"In science, the distinction arises when one wishes to short-circuit the process by which the expert demonstrates her expertise by providing the interpretive narrative and rationale by which she has arrived at her conclusions. Once one moves on to the "just trust me on this" or "well, my professional experience and judgment lets me know that ...." argument, it becomes an appeal to "authority" for authority's sake, as opposed to an appeal to the experienced individual's actual related expertise."
One would think this would be self-evident, especially to bloggers professing to be scientists of great "authority". However it was none other than Greg Laden who kicked off the whole discussion with commentary following Kamel's recent post on anonymous blogging. Laden seemed to be arguing that anonymous blogging is a bad thing because one is unable to assess the credentials of the speaker, and therefore unable to determine the validity of their arguments.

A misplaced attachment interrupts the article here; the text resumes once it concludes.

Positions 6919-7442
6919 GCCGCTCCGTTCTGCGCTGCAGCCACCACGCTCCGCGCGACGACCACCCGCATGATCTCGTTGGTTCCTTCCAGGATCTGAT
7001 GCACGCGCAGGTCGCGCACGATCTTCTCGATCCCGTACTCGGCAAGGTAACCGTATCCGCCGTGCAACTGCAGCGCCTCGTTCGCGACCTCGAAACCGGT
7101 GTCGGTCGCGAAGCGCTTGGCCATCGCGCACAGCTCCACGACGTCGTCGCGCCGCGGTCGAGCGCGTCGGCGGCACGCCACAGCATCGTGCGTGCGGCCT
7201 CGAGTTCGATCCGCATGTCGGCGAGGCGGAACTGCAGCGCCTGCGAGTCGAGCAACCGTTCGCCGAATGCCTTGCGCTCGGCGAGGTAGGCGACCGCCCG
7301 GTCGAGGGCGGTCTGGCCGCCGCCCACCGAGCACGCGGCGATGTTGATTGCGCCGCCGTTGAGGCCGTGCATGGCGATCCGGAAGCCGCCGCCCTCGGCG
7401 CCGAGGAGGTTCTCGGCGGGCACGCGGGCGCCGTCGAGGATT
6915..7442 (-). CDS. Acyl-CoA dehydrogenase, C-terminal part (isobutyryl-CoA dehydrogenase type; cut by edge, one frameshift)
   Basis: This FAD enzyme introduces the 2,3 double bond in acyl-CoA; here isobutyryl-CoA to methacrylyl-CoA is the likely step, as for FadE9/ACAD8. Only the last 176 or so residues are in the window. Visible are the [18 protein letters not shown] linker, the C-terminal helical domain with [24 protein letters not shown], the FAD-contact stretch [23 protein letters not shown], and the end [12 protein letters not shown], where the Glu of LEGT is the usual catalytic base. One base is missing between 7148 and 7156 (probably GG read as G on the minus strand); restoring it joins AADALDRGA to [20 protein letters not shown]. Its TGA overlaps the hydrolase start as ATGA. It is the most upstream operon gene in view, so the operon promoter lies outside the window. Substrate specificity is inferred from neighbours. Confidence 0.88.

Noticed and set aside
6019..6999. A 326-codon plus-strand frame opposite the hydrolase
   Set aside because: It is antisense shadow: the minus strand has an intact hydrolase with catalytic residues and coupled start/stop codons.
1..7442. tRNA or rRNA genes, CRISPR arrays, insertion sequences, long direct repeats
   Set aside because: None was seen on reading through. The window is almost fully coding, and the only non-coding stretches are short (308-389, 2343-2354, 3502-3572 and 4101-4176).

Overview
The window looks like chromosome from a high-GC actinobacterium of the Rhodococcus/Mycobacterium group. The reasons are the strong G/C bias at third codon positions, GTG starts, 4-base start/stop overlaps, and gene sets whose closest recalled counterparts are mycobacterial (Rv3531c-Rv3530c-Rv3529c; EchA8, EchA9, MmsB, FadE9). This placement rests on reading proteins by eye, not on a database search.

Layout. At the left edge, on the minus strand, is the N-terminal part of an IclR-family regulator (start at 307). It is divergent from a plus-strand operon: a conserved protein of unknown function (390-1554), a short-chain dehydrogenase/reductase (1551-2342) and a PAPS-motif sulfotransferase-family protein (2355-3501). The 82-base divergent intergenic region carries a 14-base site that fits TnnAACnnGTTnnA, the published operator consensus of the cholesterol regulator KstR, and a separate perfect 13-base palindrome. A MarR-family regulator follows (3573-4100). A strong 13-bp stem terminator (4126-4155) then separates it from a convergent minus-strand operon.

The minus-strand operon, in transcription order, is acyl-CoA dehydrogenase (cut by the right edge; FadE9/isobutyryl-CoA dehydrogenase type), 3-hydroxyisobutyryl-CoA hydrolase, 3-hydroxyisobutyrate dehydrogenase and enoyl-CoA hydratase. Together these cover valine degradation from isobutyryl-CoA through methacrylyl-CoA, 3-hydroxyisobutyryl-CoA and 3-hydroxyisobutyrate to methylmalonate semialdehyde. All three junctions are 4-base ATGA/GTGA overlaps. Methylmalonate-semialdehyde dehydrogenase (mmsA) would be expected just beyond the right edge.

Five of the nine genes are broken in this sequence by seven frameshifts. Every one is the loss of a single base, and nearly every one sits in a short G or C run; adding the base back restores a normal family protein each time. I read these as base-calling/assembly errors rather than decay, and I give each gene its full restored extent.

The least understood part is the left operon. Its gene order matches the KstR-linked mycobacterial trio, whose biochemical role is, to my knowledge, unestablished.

I've said most of what I have to say on this topic in the comments to Kamel's post and over at DrugMonkey's place. Here I'll summarize by saying I tend to think that the validity of an argument has to do with evidence and reasoning, and not how many degrees or prizes the speaker has won. An accurate statistic quoted by an anonymous blogger for example, is no less accurate because the identity of the person citing it is unknown. Likewise, it is no more likely that HIV is not the cause of AIDS just because Kary Mullis won a Nobel prize for the invention of PCR.
But that's just my opinion.
UPDATE - Greg Laden has now posted a clarification of his position on anonymous/pseudononymous blogging at his place. Go there to read his opinion for yourself.